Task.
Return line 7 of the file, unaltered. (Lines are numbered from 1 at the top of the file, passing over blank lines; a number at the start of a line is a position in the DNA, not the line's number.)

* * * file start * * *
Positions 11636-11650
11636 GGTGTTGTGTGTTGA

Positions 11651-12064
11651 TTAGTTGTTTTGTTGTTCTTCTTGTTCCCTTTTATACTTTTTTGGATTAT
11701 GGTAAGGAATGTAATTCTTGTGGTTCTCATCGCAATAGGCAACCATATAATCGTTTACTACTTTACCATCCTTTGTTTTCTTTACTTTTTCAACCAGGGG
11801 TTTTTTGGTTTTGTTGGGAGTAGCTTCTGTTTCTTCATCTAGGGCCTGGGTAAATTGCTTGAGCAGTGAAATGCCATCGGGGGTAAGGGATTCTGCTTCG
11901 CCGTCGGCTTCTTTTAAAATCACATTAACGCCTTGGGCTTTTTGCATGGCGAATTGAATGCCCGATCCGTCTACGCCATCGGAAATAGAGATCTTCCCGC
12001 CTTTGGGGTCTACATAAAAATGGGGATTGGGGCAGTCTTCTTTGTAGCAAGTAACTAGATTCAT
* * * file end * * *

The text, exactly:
11901 CCGTCGGCTTCTTTTAAAATCACATTAACGCCTTGGGCTTTTTGCATGGCGAATTGAATGCCCGATCCGTCTACGCCATCGGAAATAGAGATCTTCCCGC